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Uncovering Stolen Card E-Shops Using DNS Intelligence

Ever wondered where the personally identifiable information (PII) phishers steal from victims end up? More likely than not, they’re put up for sale on the ever-growing number of online stolen card shops.

Cybersecuirty researcher Dancho Danchev amassed 20 email addresses that belonged to payment card thieves through OSINT research. Using these addresses as jump-off points, Threat Intelligence Platform (TIP) researchers sought to uncover otherwise-unknown web properties that could be peddling stolen credentials. Our in-depth analysis of the indicators of compromise (IoCs) Danchev identified led to the discovery of:

  • 20,814 domains registered using the payment card thieves’ email addresses, eight of which turned out to be malicious
  • 6,207 IP addresses the email-connected domains resolved to
  • 14,624 domains that shared the email-connected domains’ IP hosts, 37 of which turned out to be malware hosts

A sample of the additional artifacts obtained from our analysis is available for download from our website.

Facts about the IoCs

Several of the email addresses identified as IoCs, nine to be exact, were Gmail addresses. Completing the top 3 email service providers were Rambler.ru and Mail.ru, which accounted for five and four addresses, respectively.

To date, only eight of the 20 email addresses remained valid based on a bulk email verification lookup. Seven of them were Gmail addresses while one was a Mail.ru address.

IoC Expansion Analysis Findings

Our search for currently active payment card e-shops began with reverse WHOIS searches for domains registered using the malicious email addresses. That provided a list of 20,814 domains, eight of which turned out to be malicious.

Four of the eight malicious domains continued to host live content but one was particularly interesting in that it led to the login page of a payment card e-shop.

We then looked at the email-connected domains more closely to determine which had clear connections to stolen card shops. We specifically identified which of them had the strings cvv, dump, card, fullz, and cc—commonly affiliated with the sale of stolen credit and debit cards with their card verification values (CVVs) and corresponding owners’ personal data (e.g., complete name, address, birthdate, and Social Security number).

We were left with 30 domains, nine of which continued to host live content. Here are some examples.

More interesting, though, is that of the nine confirmed online payment card shops, only one—dumps247[.]su—is currently tagged as malicious.

DNS lookups revealed that the 20,814 email-connected domains resolved to 6,207 unique IP addresses scattered across 43 countries led by the U.S., China, and Germany. The U.S. accounted for 4,598 IP hosts, followed by China (986 IP hosts) and Germany (72 IP hosts).

Reverse IP lookups for the 6,207 IP addresses uncovered at least 14,624 domains (limited to five per IP host), 37 of which turned out to be malware hosts. One of these malicious properties continued to host live content, specifically what appears to be an e-commerce site for the latest gadgets.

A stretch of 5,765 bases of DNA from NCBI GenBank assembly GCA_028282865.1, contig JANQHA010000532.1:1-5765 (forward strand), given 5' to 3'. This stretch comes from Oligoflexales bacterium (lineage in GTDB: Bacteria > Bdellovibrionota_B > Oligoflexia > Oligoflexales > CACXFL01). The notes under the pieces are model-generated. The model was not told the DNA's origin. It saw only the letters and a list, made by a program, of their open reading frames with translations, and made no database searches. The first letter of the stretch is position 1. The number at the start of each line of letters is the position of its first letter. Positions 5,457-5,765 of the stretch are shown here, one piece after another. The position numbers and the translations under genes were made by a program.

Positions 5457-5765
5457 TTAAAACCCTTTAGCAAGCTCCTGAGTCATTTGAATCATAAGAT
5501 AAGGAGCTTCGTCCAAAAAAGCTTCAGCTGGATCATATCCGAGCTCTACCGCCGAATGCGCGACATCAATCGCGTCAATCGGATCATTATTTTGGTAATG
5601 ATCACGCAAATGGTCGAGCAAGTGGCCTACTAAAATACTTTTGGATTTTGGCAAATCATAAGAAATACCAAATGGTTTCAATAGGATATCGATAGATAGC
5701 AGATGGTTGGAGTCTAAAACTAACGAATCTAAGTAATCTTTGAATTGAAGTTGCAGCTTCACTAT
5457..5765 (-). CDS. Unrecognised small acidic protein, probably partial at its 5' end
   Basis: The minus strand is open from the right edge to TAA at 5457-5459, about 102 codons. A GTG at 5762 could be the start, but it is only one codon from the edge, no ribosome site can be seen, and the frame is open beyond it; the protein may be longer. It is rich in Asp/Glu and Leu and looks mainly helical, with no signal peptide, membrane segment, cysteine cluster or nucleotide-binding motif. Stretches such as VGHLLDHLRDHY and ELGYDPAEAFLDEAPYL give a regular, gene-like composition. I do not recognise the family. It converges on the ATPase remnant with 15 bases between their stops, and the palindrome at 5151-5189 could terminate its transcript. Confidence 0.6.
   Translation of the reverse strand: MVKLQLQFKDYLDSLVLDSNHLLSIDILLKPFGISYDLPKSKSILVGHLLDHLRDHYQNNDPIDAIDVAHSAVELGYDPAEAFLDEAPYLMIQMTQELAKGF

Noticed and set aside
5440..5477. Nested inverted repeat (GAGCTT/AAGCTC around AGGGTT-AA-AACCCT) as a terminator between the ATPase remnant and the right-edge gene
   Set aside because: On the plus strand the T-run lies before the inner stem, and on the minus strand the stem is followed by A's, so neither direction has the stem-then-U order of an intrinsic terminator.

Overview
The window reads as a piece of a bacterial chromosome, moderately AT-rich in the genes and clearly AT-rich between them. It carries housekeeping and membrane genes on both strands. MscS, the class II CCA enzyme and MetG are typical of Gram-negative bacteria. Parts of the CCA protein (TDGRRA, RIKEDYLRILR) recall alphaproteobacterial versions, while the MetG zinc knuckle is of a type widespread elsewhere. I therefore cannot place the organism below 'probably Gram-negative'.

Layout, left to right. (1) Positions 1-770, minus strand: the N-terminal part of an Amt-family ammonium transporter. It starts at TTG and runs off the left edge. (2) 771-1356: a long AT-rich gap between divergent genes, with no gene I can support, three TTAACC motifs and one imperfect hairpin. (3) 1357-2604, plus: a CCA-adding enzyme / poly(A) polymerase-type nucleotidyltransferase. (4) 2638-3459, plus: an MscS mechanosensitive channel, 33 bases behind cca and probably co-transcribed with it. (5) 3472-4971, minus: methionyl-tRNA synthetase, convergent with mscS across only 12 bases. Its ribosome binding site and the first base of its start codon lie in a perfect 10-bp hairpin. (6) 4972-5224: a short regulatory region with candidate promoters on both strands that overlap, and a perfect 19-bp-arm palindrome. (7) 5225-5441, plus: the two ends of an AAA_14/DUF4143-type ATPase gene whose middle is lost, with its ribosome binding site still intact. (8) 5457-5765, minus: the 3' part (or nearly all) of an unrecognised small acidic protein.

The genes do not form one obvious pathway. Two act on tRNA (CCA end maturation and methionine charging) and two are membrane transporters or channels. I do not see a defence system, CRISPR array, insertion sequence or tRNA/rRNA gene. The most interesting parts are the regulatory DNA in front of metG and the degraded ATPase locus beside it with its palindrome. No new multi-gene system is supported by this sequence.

As with the email-connected domains, we sought to discover which of the IP-connected domains could point to shops peddling stolen payment card credentials. We found 34 domains containing the strings cvv, dump, card, fullz, and cc. Take a look at some of them below.

It’s also worth noting the following domains:

  • Instead of the typical login page you see on payment card e-shops, buying-cc-dumps[.]su showed instructions on how to get in touch with the shop owner on Tor.
  • We also stumbled upon what looks to be a carding forum hosted on carder-forum[.]ru.

  • Last but not least, we also found what appears to be a carder’s blog hosted on badb-carder[.]ru.

What was interesting to note, again, is that none of the 34 domains, including those hosting stolen card e-shops, have so far been dubbed malicious.


Our IoC expansion analysis of 20 email addresses that belonged to known carders uncovered more than 40,000 web properties that could have ties to credit card theft and their sale. The findings featured in this post can clue law enforcement agencies into launching more in-depth investigations on the stolen payment card shops we identified.

If you wish to perform a similar investigation or get access to the full data behind this research, please don’t hesitate to contact us.

By Threat Intelligence Platform (TIP), Enterprise-Grade Threat Intelligence APIs, Tools, and Services

Threat Intelligence Platform (TIP) offers easy to use threat intelligence tools, services, and APIs to get detailed information about hosts and the infrastructure behind them. Gathering data from different providers, utilizing our substantial internal databases (compiled for 10+ years), and also real-time host configuration analysis, our threat intelligence solutions provide an in-depth look at target hosts and are an essential addition to any threat detection toolkit.

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